We need to get the next generation excited about green jobs
As we look towards a green economic recovery and the objective to build back better from the pandemic, there is a clear argument for aligning how we futureproof the country's workforce with UK climate ambitions.
It’s important when you look at figures from the Office for National Statistics, which showed that 250,000 fewer people aged 16-24 are in education, employment or training than at the start of the pandemic. At the same time, we’re hearing that hundreds of thousands of jobs are needed to achieve a clean energy transition – our own research shows the UK needs 400,000 new jobs by 2050, from IT, business analysts and engineers, to roles in hydrogen, electric vehicles and carbon capture and storage, as the net-zero journey develops.
Green jobs need to be at the heart of delivering the green industrial revolution, tackling climate change and addressing unemployment. Many sectors and industries are facing a skills gap that will impact their ability to contribute to tackling climate change. The talent exists but we lack the right capabilities to achieve the huge amount of work needed to reach our climate goals. Getting the right people and skills in place hinges on a few factors, in particular, ramping up efforts to get today’s young people excited about green careers and making future green jobs accessible to all.
Young people are critical for plugging the green skills gap. As government strategies and plans continue to develop ahead of 2030 and 2050 climate goals, and with a huge push across the country through Green Skills Week this week (w/c 5 April), business and government need to do their part to educate and inspire young people and encourage them to consider their future in the green economy.
From providing practical advice on different opportunities and the spectrum of jobs roles available, to opening doors to unconsidered futures, there is plenty that can be done. COP26 this year provides a huge chance to crank up communications, events and engagement as the UK government seeks to include the whole country in its roadmap to net zero. We need children and students across the country to really understand green career prospects so they can make informed decisions and know what being part of the generation tackling climate change really means.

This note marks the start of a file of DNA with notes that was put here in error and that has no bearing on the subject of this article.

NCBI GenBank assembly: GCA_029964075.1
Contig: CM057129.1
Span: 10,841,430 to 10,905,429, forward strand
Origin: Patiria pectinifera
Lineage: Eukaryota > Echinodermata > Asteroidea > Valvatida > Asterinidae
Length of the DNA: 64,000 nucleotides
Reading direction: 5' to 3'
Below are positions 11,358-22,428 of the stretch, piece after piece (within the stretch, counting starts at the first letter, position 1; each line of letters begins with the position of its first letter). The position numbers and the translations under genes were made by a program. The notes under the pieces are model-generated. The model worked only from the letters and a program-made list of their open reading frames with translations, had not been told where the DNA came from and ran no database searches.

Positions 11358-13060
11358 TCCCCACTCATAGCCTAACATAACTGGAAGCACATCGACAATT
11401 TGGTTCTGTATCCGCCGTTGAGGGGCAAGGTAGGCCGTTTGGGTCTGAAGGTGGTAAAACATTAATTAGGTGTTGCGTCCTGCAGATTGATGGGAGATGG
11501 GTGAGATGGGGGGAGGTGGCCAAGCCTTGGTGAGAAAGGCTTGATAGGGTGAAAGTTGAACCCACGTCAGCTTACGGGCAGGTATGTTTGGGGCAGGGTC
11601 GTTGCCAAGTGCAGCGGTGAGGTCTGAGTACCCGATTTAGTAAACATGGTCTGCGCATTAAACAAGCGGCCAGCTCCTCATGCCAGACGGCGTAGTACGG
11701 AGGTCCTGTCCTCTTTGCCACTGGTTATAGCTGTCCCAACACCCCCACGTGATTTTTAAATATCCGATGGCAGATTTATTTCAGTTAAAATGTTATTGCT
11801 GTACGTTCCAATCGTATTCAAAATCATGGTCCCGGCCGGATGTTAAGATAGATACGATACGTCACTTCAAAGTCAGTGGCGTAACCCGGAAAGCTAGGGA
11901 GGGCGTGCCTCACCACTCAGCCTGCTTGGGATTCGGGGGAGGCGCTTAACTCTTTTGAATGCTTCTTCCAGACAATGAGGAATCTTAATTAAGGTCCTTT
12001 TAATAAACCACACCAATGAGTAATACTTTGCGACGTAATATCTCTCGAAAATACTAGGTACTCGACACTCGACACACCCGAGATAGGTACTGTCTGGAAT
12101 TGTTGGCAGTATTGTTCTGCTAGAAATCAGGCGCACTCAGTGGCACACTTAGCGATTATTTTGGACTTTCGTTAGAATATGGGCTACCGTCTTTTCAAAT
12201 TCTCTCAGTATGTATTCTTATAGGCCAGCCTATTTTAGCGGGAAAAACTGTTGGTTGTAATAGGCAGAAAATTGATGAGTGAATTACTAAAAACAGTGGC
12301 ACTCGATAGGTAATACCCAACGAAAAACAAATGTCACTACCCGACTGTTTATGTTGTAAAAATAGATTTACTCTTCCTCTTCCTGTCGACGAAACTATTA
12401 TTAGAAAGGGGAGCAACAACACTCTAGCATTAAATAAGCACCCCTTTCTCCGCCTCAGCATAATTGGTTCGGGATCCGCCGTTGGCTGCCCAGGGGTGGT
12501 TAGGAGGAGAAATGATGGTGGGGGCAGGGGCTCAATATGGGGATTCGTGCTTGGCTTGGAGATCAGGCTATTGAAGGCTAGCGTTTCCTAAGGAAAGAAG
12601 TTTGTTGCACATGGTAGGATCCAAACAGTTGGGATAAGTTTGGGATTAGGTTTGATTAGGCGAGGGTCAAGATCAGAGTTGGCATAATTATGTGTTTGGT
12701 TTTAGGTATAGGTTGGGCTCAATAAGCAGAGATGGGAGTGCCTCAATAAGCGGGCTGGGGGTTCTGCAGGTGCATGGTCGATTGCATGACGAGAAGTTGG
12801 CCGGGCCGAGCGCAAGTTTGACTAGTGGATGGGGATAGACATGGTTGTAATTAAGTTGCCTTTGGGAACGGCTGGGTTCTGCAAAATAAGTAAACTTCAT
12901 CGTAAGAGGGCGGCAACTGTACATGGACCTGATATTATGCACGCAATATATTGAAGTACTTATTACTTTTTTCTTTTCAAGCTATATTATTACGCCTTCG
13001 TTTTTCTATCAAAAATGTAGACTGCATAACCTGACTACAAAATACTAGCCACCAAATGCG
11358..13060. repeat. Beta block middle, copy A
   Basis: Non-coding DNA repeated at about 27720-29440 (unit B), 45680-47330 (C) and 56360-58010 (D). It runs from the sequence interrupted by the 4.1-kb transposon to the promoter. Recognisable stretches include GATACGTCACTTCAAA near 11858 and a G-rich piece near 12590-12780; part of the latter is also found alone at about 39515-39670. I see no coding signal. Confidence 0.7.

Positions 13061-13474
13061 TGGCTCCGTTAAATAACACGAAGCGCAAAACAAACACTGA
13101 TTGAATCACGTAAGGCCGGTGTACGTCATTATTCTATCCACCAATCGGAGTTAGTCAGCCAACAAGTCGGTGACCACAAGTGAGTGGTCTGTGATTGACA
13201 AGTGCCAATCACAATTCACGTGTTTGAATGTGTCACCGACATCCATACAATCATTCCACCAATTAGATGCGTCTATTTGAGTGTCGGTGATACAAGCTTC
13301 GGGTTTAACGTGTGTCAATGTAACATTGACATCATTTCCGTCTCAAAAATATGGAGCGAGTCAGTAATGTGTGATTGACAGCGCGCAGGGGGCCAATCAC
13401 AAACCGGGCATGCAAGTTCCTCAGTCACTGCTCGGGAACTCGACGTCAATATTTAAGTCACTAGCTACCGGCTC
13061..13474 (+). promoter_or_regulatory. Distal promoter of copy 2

Industries and sectors need to come together on this issue – for example, the National Grid ‘Grid for Good’ programme aims to rally the energy sector to come together and provide access to employment and training opportunities to disadvantaged or disconnected youth. Providing them with insights, work experience, mentoring and placements will be critical to helping raise awareness around the role they could play in driving sustainability and climate change agendas. Schemes like this can also give them valuable exposure to role models and help build their network as they explore what a career in a green job could look like. And embedded within all of this must be efforts to reach diverse talent – diverse minds and experiences are critical to reaching net zero.
Additionally, businesses can engage with schools through competitions and workshops to get them thinking about, for example, hydrogen solutions for the future or engaging them on topics such as electric vehicles. As well as motivating school children and students, steps must also be taken to engage teachers and parents on the quality of green jobs available, the trajectory of roles within this space and why it’s a great opportunity for young people in the long term.
The clock is ticking. The size and scale of solutions to deliver on climate and sustainability agendas cannot be underestimated. They will require collective efforts across sectors, industries and government, bringing together new skills and mindsets from across the UK. Building the workforce that can achieve what needs to be done is a responsibility for all. And vital to this will be harnessing the young talent that can help secure a greener future.
Dina Potter is global head of social impact at National GridThe National Grid